Quite small (adult wing length 2-2.5 mm). Larva with light yellow head, short but distinct deep black neck, body light green. Head in dorsal view roughly trapezoid in form, somewhat tapering frontad; with neatly straight lateral margins, only slightly elongate. Eyes consisting of one larger and one smaller spot which are nearly fused.
Antenna 4-segmented; basal segment nearly 3 times longer than segments 2-4 together, with basal ring-shaped sense organ; segment 2 rather long and stout, nearly 2.5 times longer than the small and very short segments 3 and 4; the double antennal seta about as long as flagellum; segment 2 apically with at least two small sensillae (? Lauterborn organs).
Labrum with sensillae small and inconspicuous: S I flattened, lancet-shaped, inserting far anteriorly, near pecten epipharyngis and anterior chaetae; S II represented by pair of simple setae inserting far behind S I; S III very small, in an anterior position behind S I; bisensillum, S IV, situated postero-laterally of S II; its construction not clearly seen. Spinulae 4 in number, very large, erect, forming thin, more or less deeply fringed lamellae straightly cut apically. Elements of pecten epipharyngis lancet-shaped, comparatively small and hyaline and difficult to keep separate from similarly-formed median epipharyngeal chaetulae. Premandibles well developed.
Mandible rather similar to Protanypus; apical tooth long, pointed, strongly curved, reaching far beyond 4 very small inner teeth; seta interna fan-shaped, consisting of 3 very long simple and 5 shorter fringed branches.
Mentum mainly light yellowish; anterior margin consisting of broad, fairly smoothly rounded mesal portion and 7 blackish lateral teeth on each side, two mesal being obliquely cut.
Maxilla at labial margin with group of long lamellae possessing more or less fringed points; further laterad maxillary margin forms round projection carrying row of flat, simple lamellae. Palp very low, with some simple sensory pegs. Hypopharynx ventrally with two lateral groups and one middle group of close-set, more or less spine-shaped elements.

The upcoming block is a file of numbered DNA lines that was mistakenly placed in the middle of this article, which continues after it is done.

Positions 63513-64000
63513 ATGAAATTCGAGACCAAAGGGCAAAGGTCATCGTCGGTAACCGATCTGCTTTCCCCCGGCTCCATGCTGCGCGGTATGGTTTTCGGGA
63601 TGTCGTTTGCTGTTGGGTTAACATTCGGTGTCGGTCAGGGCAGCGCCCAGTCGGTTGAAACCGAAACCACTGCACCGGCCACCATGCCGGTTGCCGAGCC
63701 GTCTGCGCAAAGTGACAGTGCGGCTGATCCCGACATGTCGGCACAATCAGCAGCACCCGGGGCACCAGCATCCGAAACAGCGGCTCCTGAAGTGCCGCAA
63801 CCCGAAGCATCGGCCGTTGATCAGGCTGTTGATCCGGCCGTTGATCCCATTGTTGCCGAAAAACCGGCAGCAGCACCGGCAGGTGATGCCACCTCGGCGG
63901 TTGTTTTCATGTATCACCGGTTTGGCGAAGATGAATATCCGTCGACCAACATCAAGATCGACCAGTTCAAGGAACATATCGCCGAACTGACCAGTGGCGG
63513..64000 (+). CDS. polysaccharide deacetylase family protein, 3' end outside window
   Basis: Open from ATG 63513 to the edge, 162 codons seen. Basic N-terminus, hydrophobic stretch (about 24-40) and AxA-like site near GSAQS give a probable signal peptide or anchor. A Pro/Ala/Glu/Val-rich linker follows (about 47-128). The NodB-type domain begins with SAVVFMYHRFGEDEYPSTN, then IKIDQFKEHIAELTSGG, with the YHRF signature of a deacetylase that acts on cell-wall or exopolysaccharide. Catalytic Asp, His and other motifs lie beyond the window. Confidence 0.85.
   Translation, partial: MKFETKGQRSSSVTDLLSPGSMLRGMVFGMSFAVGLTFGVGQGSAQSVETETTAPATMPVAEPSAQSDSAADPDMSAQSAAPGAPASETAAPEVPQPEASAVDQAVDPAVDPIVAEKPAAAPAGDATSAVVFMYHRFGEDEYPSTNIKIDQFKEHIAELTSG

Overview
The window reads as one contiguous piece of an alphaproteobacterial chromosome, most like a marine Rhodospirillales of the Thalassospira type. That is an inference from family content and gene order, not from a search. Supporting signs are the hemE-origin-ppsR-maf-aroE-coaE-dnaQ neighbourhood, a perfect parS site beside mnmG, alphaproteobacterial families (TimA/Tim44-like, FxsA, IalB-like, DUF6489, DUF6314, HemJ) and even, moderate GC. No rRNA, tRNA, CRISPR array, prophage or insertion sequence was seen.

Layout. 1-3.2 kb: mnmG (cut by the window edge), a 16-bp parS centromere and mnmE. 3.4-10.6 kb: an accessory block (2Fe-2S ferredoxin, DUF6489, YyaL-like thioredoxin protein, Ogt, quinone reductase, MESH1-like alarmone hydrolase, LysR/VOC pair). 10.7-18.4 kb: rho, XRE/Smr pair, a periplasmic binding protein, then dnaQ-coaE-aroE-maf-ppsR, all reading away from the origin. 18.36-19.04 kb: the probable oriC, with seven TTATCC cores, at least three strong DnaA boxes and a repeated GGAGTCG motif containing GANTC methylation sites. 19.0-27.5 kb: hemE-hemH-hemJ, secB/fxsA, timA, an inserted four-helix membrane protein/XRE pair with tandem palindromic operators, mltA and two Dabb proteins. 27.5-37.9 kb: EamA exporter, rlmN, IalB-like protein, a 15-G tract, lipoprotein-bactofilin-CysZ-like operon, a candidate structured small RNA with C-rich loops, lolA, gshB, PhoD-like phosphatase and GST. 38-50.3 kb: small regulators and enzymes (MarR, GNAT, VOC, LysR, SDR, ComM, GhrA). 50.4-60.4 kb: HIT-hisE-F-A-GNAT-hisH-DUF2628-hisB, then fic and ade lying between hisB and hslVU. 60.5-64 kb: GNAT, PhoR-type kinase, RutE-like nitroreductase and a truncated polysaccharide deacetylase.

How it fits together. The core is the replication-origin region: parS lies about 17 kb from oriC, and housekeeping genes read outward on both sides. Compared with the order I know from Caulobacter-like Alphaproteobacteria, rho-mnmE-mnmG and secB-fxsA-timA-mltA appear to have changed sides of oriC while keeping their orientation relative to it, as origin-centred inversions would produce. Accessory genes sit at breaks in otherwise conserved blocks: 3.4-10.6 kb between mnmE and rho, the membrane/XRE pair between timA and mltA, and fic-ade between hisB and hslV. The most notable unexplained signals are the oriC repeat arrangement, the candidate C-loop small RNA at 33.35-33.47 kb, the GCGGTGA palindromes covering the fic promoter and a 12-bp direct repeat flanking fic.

Abdomen. Posterior parapods long, each with 16 fairly large claws. Preanal segment with normal apical (procercal) setae, but procerci absent. Anal papillae very small.
Brundin (1966) placed Lobodiamesa in a separate tribe, Lobodiamesini. The larva of Lobodiamesa is easily recognized amongst New Zealand Diamesinae by the light colour of head and body and the broad, light-coloured and untoothed median portion of the mentum.
Known distribution is restricted to New Zealand. Larvae of Lobodiamesa live preferably in small streams with slow current. The intestinal content consists mainly of rests of small arthropods (chitinous fragments, setae); diatoms seem to play a very subordinate role.
Type location of L. campbelli: Blackball, Nelson, holotype, March 1920, J. W. Campbell (ex Brit. Mus., presumably lost); Ohakune, Wellington, Oct.-Nov. 1922-23, T. R. Harris (cf. Pagast, Freeman).
New material by Brundin. New Zealand: Waimarino Stream, near Erua, Wellington, 6.x.61, L. Brundin; small stream in Moncrieff Scenic Reserve, near French Pass, D'Urville Island, Marlborough, 1 f, 3 a pupae, 3 f pupae, 5 exuviae, 20 larvae of different size, 2.ii.61, V. Stout; Leabody Stream, D'Urville Island, Marlborough, 24.viii.60, V. Stout; small stream running into Porter River, Canterbury, 13.xii.59, V. Stout; small stream running into Lake Lyndon, just below Porter's Pass, Canterbury, 13.xii.59, V. Stout; Ribbonwood Stream, Canterbury, 7.x11.58, V. Stout; Henry Creek, running into Lake Te Anau, Southland, 21.x.61, Brundin.